receiving the robot control command at a robot that has a camera;
moving the robot in accordance with the robot control command;
displaying on a monitor of the remote control station a non-zoom image in a robot view field; and,
switching the robot view field to display a zoom image.
28. The method of claim 27, wherein the zoom image corresponds to an area of the non-zoom image that is highlighted.
29. The method of claim 27, further comprising storing a camera position.
30. A method for remotely controlling a robot that has a camera, comprising:
transmitting a robot control command from a remote control station;
receiving the robot control command at a robot that has a camera;
moving the robot in accordance with the robot control command;
storing a camera position in the remote control station;
transmitting the camera position to the robot; and,
moving the camera to the stored camera position.
31. The method of claim 30, wherein the camera position is stored by depressing a key of a keyboard.
Description
BACKGROUND OF THE INVENTION

1. Field of the Invention

The subject matter disclosed generally relates to the field of mobile two-way teleconferencing.

2. Background Information

Robots have been used in a variety of applications ranging from remote control of hazardous material to assisting in the performance of surgery. For example, U.S. Pat. No. 5,762,458 issued to Wang et al. discloses a system that allows a surgeon to perform minimally invasive medical procedures through the use of robotically controlled instruments. One of the robotic arms in the Wang system moves an endoscope that has a camera. The camera allows a surgeon to view a surgical area of a patient.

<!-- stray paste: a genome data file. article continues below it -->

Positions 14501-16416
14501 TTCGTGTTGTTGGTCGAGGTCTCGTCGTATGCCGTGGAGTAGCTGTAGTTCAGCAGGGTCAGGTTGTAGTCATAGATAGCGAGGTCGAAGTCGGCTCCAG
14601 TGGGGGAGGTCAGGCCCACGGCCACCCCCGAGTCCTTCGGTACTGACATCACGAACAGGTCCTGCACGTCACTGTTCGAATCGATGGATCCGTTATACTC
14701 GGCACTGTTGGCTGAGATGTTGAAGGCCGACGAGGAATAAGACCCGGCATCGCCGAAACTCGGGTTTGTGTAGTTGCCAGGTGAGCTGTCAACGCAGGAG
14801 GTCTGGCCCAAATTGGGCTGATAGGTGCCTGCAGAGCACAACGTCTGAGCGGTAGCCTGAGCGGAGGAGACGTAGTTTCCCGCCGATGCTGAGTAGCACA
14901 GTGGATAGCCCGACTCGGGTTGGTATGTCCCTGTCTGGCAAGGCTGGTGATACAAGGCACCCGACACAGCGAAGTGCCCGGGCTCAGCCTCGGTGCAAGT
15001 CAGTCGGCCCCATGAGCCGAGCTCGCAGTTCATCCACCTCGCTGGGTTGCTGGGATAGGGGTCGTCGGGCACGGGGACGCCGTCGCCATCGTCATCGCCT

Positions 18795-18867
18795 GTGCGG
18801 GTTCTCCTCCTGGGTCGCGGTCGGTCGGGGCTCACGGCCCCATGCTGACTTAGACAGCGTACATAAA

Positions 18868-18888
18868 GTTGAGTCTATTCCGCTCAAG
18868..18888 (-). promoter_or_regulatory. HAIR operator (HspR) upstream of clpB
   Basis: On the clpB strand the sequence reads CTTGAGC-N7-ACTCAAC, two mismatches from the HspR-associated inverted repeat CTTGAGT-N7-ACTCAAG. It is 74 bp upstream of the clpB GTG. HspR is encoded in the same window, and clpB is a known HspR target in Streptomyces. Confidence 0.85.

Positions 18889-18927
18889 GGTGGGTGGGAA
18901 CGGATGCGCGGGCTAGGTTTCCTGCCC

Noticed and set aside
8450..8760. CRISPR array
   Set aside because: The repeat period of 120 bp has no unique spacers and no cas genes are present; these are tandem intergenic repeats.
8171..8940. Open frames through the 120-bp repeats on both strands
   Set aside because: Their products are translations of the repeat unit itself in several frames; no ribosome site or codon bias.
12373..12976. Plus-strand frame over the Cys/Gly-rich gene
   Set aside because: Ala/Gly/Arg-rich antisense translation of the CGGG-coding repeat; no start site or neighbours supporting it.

Tele-robots such as hazardous waste handlers and bomb detectors may contain a camera that allows the operator to view the remote site. Canadian Pat. No. 2289697 issued to Treviranus, et al. discloses a teleconferencing platform that has both a camera and a monitor. The platform includes mechanisms to both pivot and raise the camera and the monitor. The Treviranus patent also discloses embodiments with a mobile platform, and different mechanisms to move the camera and the monitor.

There has been marketed a mobile robot introduced by InTouch Technologies, Inc., the assignee of this application, under the trademarks COMPANION and RP-6. The InTouch robot is controlled by a user at a remote station. The remote station may be a personal computer with a joystick that allows the user to remotely control the movement of the robot. Both the robot and remote station have cameras, monitors, speakers and microphones to allow for two-way video/audio communication. The robot camera provides video images to a screen at the remote station so that the user can view the robot's surroundings and move the robot accordingly.

When moving the robot it is desirable to have a relatively wide view angle so that the user is provided with an optimal view of the robot's surroundings. It is also desirable to provide the robot with a zoom lens function so that the user can obtain a closer view of an image. It would be desirable to provide an interface for a remote controlled robot system that allows a user to easily switch between zoom and non-zoom images. It would also be desirable to provide memory functions so that the user can return to certain camera positions.